"It helped manage the stress of finishing grad school," she said. "I knew walking had health benefits but didn't fully appreciate its capacity to build muscle strength and endurance. After we walk, I feel refreshed and refocused. It's like a mental reboot."

 

After recently seeing Harned and others carrying packs, Roberts decided to incorporate it into her walks.

 

"We cover a long distance, so I cautiously started with a small amount of weight. Experts suggest starting with about 10 percent of body weight. I threw a few bottles of water in a bag and that's how it began."

 

She's been surprised at how the addition of the rucksack engages different muscle groups and increases the physical demands of doing something as simple as walking.

 

There are other benefits: In the age of social media, FitWalk revives personal interaction. Yes, the group uses social media to announce upcoming walks and to share "sweaty selfies," but "the walks themselves are about real conversations and sharing," Roberts said. And a hometown looks different when seen "on foot."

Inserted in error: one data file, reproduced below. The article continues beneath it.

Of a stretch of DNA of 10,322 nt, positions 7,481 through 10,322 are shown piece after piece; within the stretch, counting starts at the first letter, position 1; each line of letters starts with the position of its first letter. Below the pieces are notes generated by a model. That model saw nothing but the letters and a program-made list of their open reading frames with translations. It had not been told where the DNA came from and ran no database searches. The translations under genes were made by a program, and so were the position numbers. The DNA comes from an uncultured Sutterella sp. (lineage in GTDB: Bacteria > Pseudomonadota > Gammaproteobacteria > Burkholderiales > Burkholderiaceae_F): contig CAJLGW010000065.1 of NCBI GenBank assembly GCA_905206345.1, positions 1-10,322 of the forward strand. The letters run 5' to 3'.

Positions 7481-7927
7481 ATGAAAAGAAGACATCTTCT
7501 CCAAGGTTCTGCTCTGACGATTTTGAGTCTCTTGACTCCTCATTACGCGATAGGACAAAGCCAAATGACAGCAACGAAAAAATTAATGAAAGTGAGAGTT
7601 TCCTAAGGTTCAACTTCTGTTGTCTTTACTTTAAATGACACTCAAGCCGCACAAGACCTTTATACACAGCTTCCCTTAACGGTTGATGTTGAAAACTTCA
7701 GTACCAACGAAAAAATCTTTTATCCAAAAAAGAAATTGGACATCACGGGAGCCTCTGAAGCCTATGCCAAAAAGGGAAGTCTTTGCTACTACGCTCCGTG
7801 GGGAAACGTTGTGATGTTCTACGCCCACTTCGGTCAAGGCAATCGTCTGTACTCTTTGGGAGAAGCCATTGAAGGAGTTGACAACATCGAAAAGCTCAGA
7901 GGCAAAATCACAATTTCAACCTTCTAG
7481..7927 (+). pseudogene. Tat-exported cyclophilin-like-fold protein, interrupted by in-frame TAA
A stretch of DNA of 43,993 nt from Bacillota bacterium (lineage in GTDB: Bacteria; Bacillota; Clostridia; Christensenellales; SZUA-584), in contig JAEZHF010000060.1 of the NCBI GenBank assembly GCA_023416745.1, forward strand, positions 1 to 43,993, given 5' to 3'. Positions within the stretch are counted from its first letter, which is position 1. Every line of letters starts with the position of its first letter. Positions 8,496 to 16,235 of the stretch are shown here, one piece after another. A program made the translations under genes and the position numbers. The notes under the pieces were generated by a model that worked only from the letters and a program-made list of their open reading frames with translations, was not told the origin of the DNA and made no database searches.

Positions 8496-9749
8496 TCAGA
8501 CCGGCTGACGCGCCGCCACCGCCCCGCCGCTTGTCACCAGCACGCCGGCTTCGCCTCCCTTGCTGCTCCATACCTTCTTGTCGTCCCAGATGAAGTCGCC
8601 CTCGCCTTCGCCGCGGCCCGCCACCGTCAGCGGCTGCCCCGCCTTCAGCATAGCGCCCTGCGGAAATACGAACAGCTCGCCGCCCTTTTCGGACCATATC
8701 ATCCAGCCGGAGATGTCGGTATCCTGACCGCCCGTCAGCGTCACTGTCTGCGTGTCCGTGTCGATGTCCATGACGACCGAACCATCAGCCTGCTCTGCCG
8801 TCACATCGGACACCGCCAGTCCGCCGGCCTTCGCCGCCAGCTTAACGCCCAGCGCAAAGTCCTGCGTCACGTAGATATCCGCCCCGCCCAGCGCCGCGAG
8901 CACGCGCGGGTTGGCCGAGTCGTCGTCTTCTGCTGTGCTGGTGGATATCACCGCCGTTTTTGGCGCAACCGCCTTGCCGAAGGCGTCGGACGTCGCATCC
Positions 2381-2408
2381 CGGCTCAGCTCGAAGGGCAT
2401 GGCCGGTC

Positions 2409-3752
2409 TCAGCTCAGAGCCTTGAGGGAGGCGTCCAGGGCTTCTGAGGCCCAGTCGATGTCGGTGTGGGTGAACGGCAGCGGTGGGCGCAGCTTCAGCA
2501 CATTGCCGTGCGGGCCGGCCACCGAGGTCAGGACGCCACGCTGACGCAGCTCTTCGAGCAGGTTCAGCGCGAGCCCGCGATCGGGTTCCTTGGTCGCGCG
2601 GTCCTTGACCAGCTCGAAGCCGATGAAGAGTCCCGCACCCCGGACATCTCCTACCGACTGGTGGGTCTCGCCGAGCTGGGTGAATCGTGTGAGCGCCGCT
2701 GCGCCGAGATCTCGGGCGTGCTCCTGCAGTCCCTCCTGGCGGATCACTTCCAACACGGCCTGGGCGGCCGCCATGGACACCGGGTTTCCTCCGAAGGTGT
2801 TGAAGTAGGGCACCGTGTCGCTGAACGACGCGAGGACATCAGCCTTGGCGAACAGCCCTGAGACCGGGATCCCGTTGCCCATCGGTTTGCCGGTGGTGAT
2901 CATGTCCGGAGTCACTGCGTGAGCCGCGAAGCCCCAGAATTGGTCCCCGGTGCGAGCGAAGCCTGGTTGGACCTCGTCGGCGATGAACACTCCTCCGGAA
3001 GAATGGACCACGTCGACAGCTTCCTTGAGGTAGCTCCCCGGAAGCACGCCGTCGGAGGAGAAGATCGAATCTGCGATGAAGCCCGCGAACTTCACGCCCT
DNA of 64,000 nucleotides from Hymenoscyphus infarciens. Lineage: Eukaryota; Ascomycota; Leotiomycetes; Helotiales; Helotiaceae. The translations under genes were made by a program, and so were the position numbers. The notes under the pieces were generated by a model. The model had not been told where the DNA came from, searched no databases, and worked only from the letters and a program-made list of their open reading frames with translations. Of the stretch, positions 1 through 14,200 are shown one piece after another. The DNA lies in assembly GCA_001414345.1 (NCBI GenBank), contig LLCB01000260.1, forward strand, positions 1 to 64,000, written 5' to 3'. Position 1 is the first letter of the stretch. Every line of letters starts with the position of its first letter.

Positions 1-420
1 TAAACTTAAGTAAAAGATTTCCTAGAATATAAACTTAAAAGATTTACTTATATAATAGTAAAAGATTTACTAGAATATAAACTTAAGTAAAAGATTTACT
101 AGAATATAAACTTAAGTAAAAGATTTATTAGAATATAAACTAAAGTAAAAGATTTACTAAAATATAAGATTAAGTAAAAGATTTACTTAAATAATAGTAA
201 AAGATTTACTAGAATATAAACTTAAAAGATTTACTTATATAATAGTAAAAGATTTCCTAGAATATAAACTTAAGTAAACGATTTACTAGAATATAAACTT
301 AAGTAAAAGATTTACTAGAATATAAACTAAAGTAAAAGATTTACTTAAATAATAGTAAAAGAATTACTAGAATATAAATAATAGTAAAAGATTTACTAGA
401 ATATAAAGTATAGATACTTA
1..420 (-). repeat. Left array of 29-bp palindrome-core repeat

"We view things from a new perspective and see things that we never noticed before," she added.

 

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FitWalk's June 29 meetup was different from any other. GoRuck issued a Cooler Ruck Challenge: carry a loaded cooler at least 3 miles. Participants took turns.

 

"It was absolutely a team effort!" Roberts said. "We were strategizing, cooperating and learning from start to finish. The challenge taught us about problem-solving and asking for help. Those skills apply in any setting."

 

The Cooler Challenge has inspired some ideas -- like the possibility of walkers filling rucksacks with supplies for the animal shelter and delivering them on foot. Or likewise, rucking with packs filled with donations to drop off at a food pantry.

 

"That way, we're not just walking for ourselves but for the community," Roberts remarked.